If there’s one thing the Brits are good at, it’s a full-on technicolour ceremonial event and the Changing of the Guard, Birthday Parades and Beating Retreat attract millions of visitors to London.

Make time for Buckingham Palace, Westminster Abbey and St Paul’s but if you’re looking for something a little more understated, the Ceremony of the Keys at the Tower of London has all the tradition of some of London’s higher profile events and is particularly charming, having taken place every night for about 700 years. It is essentially a traditional gate-closing ceremony, performed in the shadows of the Bloody Tower archway by the Yeoman Warders (the Beefeaters). It starts at precisely 21.52pm, ending at 22.00pm to the Chief Yeoman Warder’s pronunciation of ‘God preserve Queen Elizabeth’ and the melancholy sound of The Last Post on the Duty Drummer’s bugle.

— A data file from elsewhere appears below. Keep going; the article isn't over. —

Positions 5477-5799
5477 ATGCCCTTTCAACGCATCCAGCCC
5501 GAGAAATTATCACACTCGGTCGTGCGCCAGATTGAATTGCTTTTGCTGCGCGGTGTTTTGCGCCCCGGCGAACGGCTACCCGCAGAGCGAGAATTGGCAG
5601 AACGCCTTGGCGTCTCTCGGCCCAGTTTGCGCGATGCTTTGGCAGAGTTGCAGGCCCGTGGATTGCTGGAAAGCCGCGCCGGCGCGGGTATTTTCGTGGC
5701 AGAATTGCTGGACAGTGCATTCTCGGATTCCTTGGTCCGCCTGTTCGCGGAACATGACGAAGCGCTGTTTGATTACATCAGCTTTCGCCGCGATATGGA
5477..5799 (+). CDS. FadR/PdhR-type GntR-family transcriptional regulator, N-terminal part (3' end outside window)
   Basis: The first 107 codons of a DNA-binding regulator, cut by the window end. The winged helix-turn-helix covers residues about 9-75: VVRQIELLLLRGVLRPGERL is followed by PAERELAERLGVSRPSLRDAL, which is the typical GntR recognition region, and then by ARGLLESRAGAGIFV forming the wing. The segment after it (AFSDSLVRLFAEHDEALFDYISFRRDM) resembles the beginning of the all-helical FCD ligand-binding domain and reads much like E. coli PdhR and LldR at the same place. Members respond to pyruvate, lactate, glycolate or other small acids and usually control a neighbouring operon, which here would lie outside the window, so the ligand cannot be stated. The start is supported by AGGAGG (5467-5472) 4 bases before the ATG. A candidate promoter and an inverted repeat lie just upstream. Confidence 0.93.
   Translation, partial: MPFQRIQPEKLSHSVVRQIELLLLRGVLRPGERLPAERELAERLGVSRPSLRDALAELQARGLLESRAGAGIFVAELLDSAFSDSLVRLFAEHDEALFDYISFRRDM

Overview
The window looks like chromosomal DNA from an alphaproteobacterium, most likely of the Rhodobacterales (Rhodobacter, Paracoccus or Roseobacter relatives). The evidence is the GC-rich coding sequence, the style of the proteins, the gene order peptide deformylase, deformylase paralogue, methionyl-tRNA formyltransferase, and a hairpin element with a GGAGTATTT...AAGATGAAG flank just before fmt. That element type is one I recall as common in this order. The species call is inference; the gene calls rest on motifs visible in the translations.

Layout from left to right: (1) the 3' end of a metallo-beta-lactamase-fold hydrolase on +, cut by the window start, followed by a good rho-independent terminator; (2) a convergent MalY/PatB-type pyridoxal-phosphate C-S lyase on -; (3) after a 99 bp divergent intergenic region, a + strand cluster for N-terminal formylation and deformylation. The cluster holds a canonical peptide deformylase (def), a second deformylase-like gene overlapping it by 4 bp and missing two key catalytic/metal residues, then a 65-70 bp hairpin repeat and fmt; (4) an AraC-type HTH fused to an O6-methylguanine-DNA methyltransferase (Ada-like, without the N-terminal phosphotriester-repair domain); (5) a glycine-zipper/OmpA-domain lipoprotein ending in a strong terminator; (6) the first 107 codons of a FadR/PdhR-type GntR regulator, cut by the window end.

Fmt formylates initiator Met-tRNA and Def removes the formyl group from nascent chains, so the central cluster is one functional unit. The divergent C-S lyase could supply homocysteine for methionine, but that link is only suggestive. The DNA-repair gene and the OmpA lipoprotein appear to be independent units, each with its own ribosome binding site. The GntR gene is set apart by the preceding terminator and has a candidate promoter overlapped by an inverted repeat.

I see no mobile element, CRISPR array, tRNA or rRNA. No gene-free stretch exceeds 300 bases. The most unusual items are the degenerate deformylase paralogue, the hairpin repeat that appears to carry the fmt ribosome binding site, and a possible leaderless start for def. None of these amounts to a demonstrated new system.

Despite its lower profile, it is still extremely popular and gets booked up a long way in advance but you may have more chance of getting a ticket (which is free) in January than in July. Between 40-50 visitors are admitted each night at 21.30pm and tickets can get booked up to 12 months in advance.

More information and tickets from the Tower of London website.